Netflix stock spikes after Q3 earnings beat expectations

    Netflix (NFLX) beat third-quarter earnings expectations, just before competitors launch a new batch of streaming services next month.

  • Tech Stocks for Dividend Investors to Buy as Q3 Earnings Season Heats Up

    Tech Stocks for Dividend Investors to Buy as Q3 Earnings Season Heats Up

    We used our Zacks Stock Screener to search for companies within the broader technology sector that also pay a dividend that investors might want to buy as Q3 earnings season heats up...

  • India's Sitharaman: US trade pact a 'good possibility,' should come soon
    Yahoo Finance

    India's Sitharaman: US trade pact a 'good possibility,' should come soon

    As U.S. President Donald Trump hammers out a partial trade deal with China, Washington is moving forward on another front: India.

  • Counterfeits Put Google in Trouble as InvenTel Lawsuit Cleared
    Market Realist

    Counterfeits Put Google in Trouble as InvenTel Lawsuit Cleared

    A federal judge in New Jersey has cleared InvenTel Products to proceed with its lawsuit against Google (GOOGL), Reuters reports.

  • Zacks

    Google Expands Device Lineup: Key Made by Google Takeaways

    Alphabet's (GOOGL) Google rolls out Pixel 4 smartphones, Pixelbook Go laptop, Nest Mini, Nest Wi-Fi and Pixel Buds, which will bolster its presence in the electronic gadgets space.

  • Elizabeth Warren wants to break up big tech. Other candidates aren't so sure
    Yahoo Finance

    Elizabeth Warren wants to break up big tech. Other candidates aren't so sure

    Throughout the fourth Democratic presidential debate, Sen. Elizabeth Warren continued to argue for breaking up big tech companies, but not everyone on the stage was ready to take that stand.

  • CrowdStrike CEO gives perfect answer on post IPO stock price tumble
    Yahoo Finance

    CrowdStrike CEO gives perfect answer on post IPO stock price tumble

    Crowdstrike remains a business on fire, even if some on Wall Street are voicing views to the contrary.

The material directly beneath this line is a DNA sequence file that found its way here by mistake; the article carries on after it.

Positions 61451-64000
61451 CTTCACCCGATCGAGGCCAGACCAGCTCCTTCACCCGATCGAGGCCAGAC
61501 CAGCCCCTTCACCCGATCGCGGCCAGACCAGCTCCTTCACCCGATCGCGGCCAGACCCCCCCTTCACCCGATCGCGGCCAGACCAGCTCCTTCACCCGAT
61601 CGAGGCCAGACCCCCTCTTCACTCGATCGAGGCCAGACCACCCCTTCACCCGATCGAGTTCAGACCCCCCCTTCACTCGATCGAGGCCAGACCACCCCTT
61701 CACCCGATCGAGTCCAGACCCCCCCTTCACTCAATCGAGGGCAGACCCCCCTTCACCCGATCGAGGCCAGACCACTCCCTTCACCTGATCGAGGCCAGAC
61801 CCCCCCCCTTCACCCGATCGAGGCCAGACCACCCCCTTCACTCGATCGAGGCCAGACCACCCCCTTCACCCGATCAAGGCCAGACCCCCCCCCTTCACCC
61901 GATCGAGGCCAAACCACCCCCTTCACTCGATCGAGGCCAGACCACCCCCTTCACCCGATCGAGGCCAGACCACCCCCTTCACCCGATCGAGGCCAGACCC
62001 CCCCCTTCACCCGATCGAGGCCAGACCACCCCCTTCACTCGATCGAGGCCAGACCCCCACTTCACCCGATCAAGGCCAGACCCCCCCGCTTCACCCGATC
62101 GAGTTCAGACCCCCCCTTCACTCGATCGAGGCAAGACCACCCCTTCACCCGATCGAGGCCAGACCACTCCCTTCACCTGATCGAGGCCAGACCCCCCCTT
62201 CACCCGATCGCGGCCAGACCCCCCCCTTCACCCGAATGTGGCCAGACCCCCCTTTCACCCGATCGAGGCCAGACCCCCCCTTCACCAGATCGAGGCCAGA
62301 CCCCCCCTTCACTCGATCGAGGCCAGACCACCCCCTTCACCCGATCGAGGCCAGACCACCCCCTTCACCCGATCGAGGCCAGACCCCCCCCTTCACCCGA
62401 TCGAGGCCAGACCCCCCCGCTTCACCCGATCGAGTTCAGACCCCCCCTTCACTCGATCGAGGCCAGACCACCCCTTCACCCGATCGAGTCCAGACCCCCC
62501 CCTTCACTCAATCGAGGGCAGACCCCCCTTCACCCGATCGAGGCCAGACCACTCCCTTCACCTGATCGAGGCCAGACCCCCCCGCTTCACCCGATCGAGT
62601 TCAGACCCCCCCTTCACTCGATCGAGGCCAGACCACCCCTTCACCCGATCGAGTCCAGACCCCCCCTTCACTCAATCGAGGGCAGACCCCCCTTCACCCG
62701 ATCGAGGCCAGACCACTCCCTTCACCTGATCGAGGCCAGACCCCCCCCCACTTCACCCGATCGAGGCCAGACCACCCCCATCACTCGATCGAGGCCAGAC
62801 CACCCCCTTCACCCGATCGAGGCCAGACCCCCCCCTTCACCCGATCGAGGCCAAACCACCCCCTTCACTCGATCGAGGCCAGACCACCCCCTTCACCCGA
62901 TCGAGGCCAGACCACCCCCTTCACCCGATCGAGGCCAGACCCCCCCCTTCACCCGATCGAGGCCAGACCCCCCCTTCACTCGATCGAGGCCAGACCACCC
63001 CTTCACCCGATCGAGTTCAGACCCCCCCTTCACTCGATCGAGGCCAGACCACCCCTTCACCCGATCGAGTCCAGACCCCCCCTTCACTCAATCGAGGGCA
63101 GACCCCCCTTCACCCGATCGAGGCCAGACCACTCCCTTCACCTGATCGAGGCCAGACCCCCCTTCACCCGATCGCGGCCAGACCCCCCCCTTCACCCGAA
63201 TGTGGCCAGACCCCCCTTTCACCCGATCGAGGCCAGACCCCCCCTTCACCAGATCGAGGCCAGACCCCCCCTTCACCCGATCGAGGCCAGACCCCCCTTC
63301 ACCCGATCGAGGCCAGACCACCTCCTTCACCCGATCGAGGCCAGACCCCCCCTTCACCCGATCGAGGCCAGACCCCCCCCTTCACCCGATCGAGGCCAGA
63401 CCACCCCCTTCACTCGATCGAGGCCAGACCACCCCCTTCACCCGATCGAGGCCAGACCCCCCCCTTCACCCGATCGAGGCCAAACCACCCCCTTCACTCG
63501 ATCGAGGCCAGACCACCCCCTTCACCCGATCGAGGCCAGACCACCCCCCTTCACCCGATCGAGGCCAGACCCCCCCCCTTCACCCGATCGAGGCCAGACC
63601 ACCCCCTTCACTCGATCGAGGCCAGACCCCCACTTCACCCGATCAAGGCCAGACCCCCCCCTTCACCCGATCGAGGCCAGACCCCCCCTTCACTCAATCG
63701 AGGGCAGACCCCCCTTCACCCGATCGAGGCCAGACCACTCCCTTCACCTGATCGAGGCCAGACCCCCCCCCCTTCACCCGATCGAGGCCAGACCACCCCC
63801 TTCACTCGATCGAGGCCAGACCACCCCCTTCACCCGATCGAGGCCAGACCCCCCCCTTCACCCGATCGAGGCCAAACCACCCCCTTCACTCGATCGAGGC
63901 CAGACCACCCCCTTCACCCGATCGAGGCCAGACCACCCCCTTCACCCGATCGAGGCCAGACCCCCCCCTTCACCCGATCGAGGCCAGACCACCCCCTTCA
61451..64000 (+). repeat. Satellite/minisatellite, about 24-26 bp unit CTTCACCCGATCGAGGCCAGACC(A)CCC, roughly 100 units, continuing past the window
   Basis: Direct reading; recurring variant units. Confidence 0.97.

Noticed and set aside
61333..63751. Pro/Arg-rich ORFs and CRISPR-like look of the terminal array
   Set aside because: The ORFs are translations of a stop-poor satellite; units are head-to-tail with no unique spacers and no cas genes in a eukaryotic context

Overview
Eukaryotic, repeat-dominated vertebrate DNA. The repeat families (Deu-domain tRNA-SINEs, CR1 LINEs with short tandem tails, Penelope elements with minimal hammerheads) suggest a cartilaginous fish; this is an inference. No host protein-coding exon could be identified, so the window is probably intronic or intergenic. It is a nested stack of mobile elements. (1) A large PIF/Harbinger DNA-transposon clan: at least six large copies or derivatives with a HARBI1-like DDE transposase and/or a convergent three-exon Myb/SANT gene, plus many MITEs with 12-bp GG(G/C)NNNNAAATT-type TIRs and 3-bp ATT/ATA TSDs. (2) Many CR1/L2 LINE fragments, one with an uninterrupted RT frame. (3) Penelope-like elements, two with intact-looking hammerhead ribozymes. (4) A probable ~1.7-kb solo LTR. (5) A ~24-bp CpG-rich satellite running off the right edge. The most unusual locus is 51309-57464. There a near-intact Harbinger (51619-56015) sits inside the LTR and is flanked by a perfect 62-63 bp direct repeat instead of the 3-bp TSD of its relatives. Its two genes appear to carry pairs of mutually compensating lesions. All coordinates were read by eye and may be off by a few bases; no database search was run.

• CenturyLink Augments Network Connectivity to Google Cloud

    CenturyLink Augments Network Connectivity to Google Cloud

    The expansion of CenturyLink's (CTL) Cloud Connect Dynamic Connections service to Google Cloud Platform will facilitate business enterprises to seamlessly connect and control bandwidth according to their requirements.

  • Netflix (NFLX) to Report Q3 Earnings Today: Things to Watch

    Netflix (NFLX) to Report Q3 Earnings Today: Things to Watch

    No matter which way Netflix's stock moves following the earnings release, slump in subscriber addition and rise in streaming competition are likely to show on its third-quarter results.


    StockBeat: Amazon Gets Price-Target Hike Ahead of Earnings – Amazon (NASDAQ:AMZN) continues to rack up gains after Credit Suisse (SIX:CSGN) hiked its price target on the company’s stock, betting that its advertising business will boost margins and cash flows at a time when the e-commerce giant's cloud business is expected to continue to slow.

  • Business Wire

    Intersect Music Festival Announces Full 2019 Lineup

    Foo Fighters, Kacey Musgraves, Anderson .Paak & The Free Nationals, Beck, Gesaffelstein, Brandi Carlile, H.E.R., Jamie xx, to be joined by newly added artists, including SOPHIE

  • UK watchdog launches probe into Amazon's Deliveroo investment
    Yahoo Finance UK

    UK watchdog launches probe into Amazon's Deliveroo investment

    Amazon was the lead investor in a $575m funding round announced by Deliveroo earlier this year.

  • Amazon's deal with Deliveroo examined by competition watchdog
    The Guardian

    Amazon's deal with Deliveroo examined by competition watchdog